Life, Leadership and Business

Saturday, 18 July 2015

There is no failure...



There is no Failure...

Thinking that we are failures is the most common thread amongst us as humans. It’s not when we don’t learn from our failure, but rather, we make it an identity that we base our character on—that we as humans become true failures. This is not the way

As shared in part one—A survey of the Top 500 companies in the world revealed that they share a common denominator. All 500 companies hold the same, or at least very similar, beliefs of excellence. Furthermore, they are convinced that by applying this formula, any person or business will be able to duplicate their excellence.

The first couple of these beliefs was: THE MAP IS NOT THE TERRITORY and PEOPLE WORK PERFECTLY. The third belief is: THERE IS NO FAILURE—ONLY FEEDBACK!

If you swing and miss the golf ball completely - you have not failed - you have simply experienced what it is like to miss a golf ball. As this skill hitting a golf ball correctly, requires practice and sensitivity, failure does not come into the equation. Most skills and behaviours require a certain amount of practice before we can claim that we have perfected it, and we give ourselves permission to fail while "rehearsing" in order to develop the required techniques. So-called "failure" is the only way to excellence.

Failure is part of the process of perfecting the skills and behaviours we desire. This ties in well with the previous belief, and gives us permission to make mistakes. By making a mistake, I do not become a failure. I do not assume the identity of being a failure be-cause I made a mistake. I simply made a mistake. I have the freedom and the right to make a new choice, or to continue practising or to do what ever it will take to make a success. With each new adventure in life, with every new skill I must learn, with each opportunity presented to me, comes the real possibility I might not be successful.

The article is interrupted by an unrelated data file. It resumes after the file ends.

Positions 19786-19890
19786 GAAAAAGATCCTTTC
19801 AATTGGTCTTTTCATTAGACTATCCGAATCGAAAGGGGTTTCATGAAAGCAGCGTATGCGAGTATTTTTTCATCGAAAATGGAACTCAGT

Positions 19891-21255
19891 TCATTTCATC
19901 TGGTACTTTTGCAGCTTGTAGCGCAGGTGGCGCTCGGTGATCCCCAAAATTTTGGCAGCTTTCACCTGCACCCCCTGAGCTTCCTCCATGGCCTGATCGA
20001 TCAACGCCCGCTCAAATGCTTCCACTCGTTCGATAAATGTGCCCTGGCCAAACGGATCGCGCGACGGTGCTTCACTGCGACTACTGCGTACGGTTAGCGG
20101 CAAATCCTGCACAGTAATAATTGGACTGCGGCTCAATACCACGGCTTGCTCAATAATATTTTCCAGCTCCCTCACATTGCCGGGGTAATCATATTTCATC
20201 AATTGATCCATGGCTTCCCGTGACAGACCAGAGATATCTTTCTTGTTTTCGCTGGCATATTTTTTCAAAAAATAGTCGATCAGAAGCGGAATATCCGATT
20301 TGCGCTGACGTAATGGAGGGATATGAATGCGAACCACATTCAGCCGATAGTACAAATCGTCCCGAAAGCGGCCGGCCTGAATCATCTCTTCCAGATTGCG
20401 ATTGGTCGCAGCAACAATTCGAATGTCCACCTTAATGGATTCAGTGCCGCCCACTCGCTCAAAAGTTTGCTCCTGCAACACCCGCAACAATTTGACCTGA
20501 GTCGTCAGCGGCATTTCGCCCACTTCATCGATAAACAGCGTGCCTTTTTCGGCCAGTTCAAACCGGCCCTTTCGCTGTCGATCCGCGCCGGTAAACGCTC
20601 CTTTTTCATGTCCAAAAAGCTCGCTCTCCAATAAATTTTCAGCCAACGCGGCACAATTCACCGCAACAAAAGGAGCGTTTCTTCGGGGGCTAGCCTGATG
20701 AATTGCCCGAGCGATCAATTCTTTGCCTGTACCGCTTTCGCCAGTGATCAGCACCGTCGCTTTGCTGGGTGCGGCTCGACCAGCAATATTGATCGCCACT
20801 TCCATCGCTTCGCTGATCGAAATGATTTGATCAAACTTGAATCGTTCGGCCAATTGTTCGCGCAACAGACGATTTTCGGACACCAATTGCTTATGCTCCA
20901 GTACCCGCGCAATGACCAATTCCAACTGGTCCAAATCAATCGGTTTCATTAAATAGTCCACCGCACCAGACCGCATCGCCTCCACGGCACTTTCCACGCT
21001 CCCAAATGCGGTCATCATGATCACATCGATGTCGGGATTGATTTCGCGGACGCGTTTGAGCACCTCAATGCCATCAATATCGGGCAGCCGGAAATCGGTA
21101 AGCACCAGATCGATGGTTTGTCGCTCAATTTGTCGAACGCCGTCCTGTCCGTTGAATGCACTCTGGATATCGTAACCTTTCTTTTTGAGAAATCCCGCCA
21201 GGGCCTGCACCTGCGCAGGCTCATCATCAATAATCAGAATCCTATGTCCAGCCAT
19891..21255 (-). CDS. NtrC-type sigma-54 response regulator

Thomas Edison (It's a cliché, I know) made numerous bulbs before one produced light. Einstein failed a specific maths level at school. Michael Jordan was kicked off his school basketball team. Walt Disney was sent to the principals office because he insisted on "drawing silly faces on all the pictures of flowers". Each one of these people suffered set-backs that they had to overcome.

Thank goodness that they did not give up, defeated by their failures. Thank goodness that they learned from their mishaps, and turned them into success. Failure is part of the very nature of experiments. Moreover, the reality that each new experiment designed and initiated could fail is a large part of the scientists thinking. This does not prevent him from doing his work. The story is told how Ghandi asked himself two questions each day. The first, what did I learn today? The second: How can I improve because of what I learned? Instead of giving up, ask questions concerning the mistake or failure. Ask ―What did I learn from this? ―What can I do to make it better?Learn from it and grow.

 

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